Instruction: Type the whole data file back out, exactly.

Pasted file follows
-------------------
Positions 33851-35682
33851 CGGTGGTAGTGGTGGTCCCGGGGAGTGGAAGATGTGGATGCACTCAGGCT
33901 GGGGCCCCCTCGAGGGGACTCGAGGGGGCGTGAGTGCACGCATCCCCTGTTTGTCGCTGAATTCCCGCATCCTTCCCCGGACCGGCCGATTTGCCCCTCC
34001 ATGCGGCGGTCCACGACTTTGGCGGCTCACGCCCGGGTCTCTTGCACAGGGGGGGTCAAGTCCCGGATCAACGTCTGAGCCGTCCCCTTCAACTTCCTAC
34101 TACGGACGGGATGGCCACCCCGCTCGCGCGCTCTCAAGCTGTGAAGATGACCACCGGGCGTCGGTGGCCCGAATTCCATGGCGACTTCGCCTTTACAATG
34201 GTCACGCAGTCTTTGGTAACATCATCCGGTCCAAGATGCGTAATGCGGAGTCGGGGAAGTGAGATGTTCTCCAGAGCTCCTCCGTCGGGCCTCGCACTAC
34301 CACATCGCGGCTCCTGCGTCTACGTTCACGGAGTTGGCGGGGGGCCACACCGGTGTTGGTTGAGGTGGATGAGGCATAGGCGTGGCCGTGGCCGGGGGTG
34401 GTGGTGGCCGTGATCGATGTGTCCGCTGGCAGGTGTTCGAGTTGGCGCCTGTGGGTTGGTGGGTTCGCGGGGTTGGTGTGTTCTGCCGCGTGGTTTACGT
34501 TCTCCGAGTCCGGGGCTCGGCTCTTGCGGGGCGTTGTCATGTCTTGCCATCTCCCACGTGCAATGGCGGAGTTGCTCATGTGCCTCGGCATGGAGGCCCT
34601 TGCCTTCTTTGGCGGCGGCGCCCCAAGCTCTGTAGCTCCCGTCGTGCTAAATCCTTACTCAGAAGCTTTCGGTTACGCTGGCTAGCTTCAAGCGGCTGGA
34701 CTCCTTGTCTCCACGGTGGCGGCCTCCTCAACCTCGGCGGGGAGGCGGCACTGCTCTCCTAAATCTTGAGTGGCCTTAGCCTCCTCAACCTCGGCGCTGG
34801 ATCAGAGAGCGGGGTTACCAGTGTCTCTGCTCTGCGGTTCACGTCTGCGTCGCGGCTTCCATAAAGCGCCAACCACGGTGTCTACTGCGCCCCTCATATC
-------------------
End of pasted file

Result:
Positions 33851-35682
33851 CGGTGGTAGTGGTGGTCCCGGGGAGTGGAAGATGTGGATGCACTCAGGCT
33901 GGGGCCCCCTCGAGGGGACTCGAGGGGGCGTGAGTGCACGCATCCCCTGTTTGTCGCTGAATTCCCGCATCCTTCCCCGGACCGGCCGATTTGCCCCTCC
34001 ATGCGGCGGTCCACGACTTTGGCGGCTCACGCCCGGGTCTCTTGCACAGGGGGGGTCAAGTCCCGGATCAACGTCTGAGCCGTCCCCTTCAACTTCCTAC
34101 TACGGACGGGATGGCCACCCCGCTCGCGCGCTCTCAAGCTGTGAAGATGACCACCGGGCGTCGGTGGCCCGAATTCCATGGCGACTTCGCCTTTACAATG
34201 GTCACGCAGTCTTTGGTAACATCATCCGGTCCAAGATGCGTAATGCGGAGTCGGGGAAGTGAGATGTTCTCCAGAGCTCCTCCGTCGGGCCTCGCACTAC
34301 CACATCGCGGCTCCTGCGTCTACGTTCACGGAGTTGGCGGGGGGCCACACCGGTGTTGGTTGAGGTGGATGAGGCATAGGCGTGGCCGTGGCCGGGGGTG
34401 GTGGTGGCCGTGATCGATGTGTCCGCTGGCAGGTGTTCGAGTTGGCGCCTGTGGGTTGGTGGGTTCGCGGGGTTGGTGTGTTCTGCCGCGTGGTTTACGT
34501 TCTCCGAGTCCGGGGCTCGGCTCTTGCGGGGCGTTGTCATGTCTTGCCATCTCCCACGTGCAATGGCGGAGTTGCTCATGTGCCTCGGCATGGAGGCCCT
34601 TGCCTTCTTTGGCGGCGGCGCCCCAAGCTCTGTAGCTCCCGTCGTGCTAAATCCTTACTCAGAAGCTTTCGGTTACGCTGGCTAGCTTCAAGCGGCTGGA
34701 CTCCTTGTCTCCACGGTGGCGGCCTCCTCAACCTCGGCGGGGAGGCGGCACTGCTCTCCTAAATCTTGAGTGGCCTTAGCCTCCTCAACCTCGGCGCTGG
34801 ATCAGAGAGCGGGGTTACCAGTGTCTCTGCTCTGCGGTTCACGTCTGCGTCGCGGCTTCCATAAAGCGCCAACCACGGTGTCTACTGCGCCCCTCATATC